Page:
Happy Friday, Rules readers.
In addition to being National Bullying Prevention Month, it’s also National School Lunch Week. This means my inbox has been quite full of press releases from organizations eager to share their ideas with you. It also provided an opportunity for first lady and school nutrition advocate Michelle Obama to make a viral Vine video with a turnip. As of this posting, people have watched this video loop about 22 million times. I’m not sure what to say about that.
But let’s take a break from viral videos and talk of the Ebola virus to read some great links on school climate and child well-being. This week, we read about the effects of poverty, cybercivility, school cell phone rules, and more.
On the youngest homeless students...
Any teacher will tell you that a child's home-life impacts her ability to learn new material and perform well socially in school. When a child has no stable home though, the impact is even more acute." —The Early Years covers a study that found that the youngest homelessness students are more likely to suffer from toxic stress.
Why did you put that online?
He explained that 10 years down the road they might be looking for a job or trying to join the military, or sitting with their families at church, and the pictures could wash back up; someone who had the pictures might even try to blackmail them. And yet the kids seemed strikingly blasé." —The Atlantic takes an in-depth look at sexting in schools with a special focus on one large case.
What is the role of parents in cybercivility?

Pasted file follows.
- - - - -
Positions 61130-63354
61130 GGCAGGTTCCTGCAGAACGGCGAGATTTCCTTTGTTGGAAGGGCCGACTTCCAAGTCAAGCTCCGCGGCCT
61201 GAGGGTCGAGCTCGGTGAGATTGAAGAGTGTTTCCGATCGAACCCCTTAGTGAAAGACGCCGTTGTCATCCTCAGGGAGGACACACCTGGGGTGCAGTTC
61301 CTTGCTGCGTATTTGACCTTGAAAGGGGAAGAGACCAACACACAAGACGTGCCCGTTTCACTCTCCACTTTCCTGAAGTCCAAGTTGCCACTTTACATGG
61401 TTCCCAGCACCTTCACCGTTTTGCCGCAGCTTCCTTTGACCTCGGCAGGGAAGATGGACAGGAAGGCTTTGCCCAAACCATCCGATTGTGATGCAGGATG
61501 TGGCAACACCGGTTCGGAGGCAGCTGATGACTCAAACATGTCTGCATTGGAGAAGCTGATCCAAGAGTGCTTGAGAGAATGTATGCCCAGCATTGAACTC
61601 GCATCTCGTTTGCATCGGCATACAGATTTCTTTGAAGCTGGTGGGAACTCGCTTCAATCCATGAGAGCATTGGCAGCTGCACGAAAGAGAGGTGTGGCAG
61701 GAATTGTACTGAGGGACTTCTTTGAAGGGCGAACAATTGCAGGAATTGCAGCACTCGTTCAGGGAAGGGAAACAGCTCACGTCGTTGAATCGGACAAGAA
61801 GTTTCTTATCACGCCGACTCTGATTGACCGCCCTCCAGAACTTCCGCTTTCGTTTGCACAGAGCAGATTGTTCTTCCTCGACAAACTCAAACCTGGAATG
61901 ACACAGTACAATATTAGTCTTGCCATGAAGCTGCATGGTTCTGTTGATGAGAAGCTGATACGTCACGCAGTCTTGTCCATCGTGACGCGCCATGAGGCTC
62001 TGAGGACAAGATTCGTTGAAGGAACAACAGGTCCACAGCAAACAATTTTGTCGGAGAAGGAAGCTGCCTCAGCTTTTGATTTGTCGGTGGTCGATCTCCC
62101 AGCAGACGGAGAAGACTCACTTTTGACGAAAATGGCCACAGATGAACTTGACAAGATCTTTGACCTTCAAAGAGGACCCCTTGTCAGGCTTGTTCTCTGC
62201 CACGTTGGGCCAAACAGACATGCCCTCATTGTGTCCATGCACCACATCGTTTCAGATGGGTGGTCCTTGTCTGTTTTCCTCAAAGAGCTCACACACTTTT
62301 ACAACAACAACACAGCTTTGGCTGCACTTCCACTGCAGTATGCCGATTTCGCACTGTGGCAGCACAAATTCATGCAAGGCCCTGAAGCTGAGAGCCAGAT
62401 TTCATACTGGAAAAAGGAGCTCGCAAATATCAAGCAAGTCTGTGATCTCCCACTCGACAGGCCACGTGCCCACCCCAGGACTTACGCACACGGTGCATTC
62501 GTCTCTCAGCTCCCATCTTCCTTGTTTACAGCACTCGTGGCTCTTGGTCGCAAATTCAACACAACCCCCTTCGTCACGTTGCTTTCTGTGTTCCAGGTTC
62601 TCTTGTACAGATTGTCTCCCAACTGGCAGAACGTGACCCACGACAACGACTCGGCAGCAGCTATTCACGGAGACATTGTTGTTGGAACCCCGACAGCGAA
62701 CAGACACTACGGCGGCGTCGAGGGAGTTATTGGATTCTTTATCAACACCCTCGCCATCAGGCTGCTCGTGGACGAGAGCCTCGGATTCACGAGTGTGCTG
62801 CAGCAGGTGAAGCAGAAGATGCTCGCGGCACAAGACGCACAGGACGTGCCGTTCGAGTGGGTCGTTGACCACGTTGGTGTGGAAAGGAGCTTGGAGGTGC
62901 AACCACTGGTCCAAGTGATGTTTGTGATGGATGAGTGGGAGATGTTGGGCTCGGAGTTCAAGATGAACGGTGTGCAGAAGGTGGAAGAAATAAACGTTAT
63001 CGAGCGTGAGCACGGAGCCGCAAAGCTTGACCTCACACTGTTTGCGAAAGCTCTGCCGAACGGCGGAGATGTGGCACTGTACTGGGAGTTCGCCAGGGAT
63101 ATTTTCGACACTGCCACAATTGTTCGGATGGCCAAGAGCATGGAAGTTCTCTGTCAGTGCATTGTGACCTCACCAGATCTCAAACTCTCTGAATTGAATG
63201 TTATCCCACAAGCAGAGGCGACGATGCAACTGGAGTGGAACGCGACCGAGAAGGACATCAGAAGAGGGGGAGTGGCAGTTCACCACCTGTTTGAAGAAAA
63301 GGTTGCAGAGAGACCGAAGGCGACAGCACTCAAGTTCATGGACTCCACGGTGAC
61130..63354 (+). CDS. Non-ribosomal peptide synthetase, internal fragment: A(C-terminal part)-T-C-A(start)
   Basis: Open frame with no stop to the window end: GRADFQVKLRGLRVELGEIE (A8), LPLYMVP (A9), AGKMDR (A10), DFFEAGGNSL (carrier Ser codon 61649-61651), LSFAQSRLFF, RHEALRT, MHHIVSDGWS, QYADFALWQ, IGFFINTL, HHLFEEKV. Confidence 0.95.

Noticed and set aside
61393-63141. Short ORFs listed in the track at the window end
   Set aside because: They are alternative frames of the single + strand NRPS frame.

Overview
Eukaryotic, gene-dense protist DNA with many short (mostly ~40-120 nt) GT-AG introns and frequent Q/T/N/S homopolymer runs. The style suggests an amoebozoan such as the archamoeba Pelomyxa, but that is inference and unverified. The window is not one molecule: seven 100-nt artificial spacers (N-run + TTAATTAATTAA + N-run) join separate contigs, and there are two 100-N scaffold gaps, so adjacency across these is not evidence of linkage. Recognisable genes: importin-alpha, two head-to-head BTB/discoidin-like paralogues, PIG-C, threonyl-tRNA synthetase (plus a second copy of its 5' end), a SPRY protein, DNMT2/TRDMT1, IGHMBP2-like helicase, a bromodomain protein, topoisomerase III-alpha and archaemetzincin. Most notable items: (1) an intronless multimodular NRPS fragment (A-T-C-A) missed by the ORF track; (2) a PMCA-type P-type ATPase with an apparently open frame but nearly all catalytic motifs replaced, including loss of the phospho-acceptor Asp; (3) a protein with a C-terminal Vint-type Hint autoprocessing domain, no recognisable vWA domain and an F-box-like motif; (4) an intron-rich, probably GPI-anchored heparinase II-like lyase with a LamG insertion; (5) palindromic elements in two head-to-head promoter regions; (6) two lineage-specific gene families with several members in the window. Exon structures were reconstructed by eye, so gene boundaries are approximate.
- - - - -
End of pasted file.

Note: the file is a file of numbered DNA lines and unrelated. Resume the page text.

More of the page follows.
They did not tell Dustin to delete the page," the court added. "Furthermore, they made no attempt to determine whether the false and offensive information Dustin was charged with distributing could be corrected, deleted, or retracted." —The School Law Blog covers an unusual court ruling about parents' responsibility to respond to their children's online behavior.
On freedom of the (student) press...
This is a defining moment at which all of us are called upon to demonstrate that our publicly stated commitment to the well-being of young people is more than just words on a page." —Following a controversy over a high school newspaper's decision not to print the name of its school's Native American mascot, professional journalists wrote to several educator groups to encourage them to take a stand on student press freedom issues.
More on mascot issues...
Thus, if a child behaved the way Washington team owner, Dan Snyder, did—he responded to calls from Native American groups to stop using the racial slur: 'We will never change the name of the team...It's that simple. NEVER- you can use caps'—that would be considered bullying in a school environment." —In Psychology Today, psychologist Michael Friedman says the owner of Washington's NFL team is teaching kids how to bully their peers.
On the summer slump...
What we found was appalling, and for us to not do anything about it—not to do anything drastically different—would have been negligence on our part." —In an article by Education Week's Madeline Will, a superintendent explains why his district switched to year-round schooling to combat the effects of poverty.
Don’t hang up the phone!
Unless students drastically change their routines outside of school, their tendency to multitask is unlikely to go away in the near future. That means that schools and teachers may need to find ways to work with teens' new habits." —Teaching Now takes on new research about digital multi-tasking and suggests that some schools might want to rethink policies about cell phones in the classroom.
Somebody to lean on...
In the day to day course of life, as challenges come up, these young people have access to people who will listen to their concerns and help find solutions to the challenges they face." —Reuters covers new research about how mentoring helps offset the effects of poverty for black boys.
A version of this news article first appeared in the Rules for Engagement blog.